Mark and his wife Robin have been missionaries in several countries for a number of years, and I actually met them both a few years ago. Previously they lived and ministered in Belgium and The Netherlands and a return trip to these two countries was why they were in Europe. Both Mark and Robin are graduates of RHEMA Bible Training Center in Tulsa, Oklahoma and they currently live and minister in Japan. If you are interested in learning more about Mark and Robin Six and their ministry you can visit their website at http://www.desti-nations.org.

Friday, September 12, 2008

Don't Get Weary While Doing Good

"And let us not lose heart and grow weary and faint in acting nobly and doing right, for in due time and at the appointed season we shall reap, if we do not loosen and relax our courage and faint" - Galatians 6:9 (Amplified Bible)

Recently I have been thinking about this verse and how it can apply to growing and developing as a Christian and even making changes in everyday life. In July I posted a blog called "Making Changes" where I wrote about how we need to be open to change and growth in our lives. This blog might be called a second part to that one because they both fit together. There are many people who as they make changes in their life or as they take a further step to grow as a Christian they get tired and give up before they reap the results of their efforts.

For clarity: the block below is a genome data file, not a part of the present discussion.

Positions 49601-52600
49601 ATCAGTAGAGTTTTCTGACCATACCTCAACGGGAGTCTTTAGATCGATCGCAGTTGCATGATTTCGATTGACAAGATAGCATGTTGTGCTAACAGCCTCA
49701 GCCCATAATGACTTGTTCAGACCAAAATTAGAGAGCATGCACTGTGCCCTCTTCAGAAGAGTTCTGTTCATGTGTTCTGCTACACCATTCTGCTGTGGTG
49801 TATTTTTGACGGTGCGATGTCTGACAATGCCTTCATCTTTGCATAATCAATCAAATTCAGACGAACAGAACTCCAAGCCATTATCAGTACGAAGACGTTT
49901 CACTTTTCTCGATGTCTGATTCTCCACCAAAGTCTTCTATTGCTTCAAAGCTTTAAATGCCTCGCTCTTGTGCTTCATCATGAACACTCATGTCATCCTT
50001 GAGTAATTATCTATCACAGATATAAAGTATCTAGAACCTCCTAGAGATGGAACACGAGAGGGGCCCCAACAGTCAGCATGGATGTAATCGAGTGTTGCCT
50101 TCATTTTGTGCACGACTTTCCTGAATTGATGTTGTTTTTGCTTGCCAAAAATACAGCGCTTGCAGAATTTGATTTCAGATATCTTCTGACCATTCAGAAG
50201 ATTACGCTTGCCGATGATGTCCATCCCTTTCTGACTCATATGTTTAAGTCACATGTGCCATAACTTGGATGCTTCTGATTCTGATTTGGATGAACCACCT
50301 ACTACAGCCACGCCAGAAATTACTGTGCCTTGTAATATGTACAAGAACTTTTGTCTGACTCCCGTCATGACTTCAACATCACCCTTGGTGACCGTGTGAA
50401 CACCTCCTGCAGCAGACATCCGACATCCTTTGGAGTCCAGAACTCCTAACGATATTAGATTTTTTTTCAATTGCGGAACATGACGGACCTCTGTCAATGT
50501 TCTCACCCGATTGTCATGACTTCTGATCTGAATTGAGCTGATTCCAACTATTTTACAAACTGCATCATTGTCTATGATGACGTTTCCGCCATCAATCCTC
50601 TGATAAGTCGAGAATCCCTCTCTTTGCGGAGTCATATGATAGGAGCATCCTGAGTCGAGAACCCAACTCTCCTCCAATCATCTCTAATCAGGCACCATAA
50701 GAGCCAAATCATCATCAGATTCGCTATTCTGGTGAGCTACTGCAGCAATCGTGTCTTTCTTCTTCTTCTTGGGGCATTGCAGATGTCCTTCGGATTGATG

There will always be growth "opportunities" and things that the Holy Spirit will show us that need to be changed and/or corrected. Usually we are enthusiastic at the beginning and ready to do whatever has to be done. But as time goes on we don't often see things change as fast as we want and we get weary in doing the right thing and we quit. In times like that I am so thankful that God is a good and gracious God and He will continue to work with us and help us get back on course if we get off track.

As I have been making some changes in my life, naturally and spiritually, I have sometimes become discouraged because it seems like it is taking me so long to get where I am going. God reminded me of that verse in Galatians 6:9 and He also gave me a good example to encourage me. One problem we have is that we live in such a fast paced society today and we want everything to happen right away without any waiting or delay. But the fact is that real growth and change will most often take time.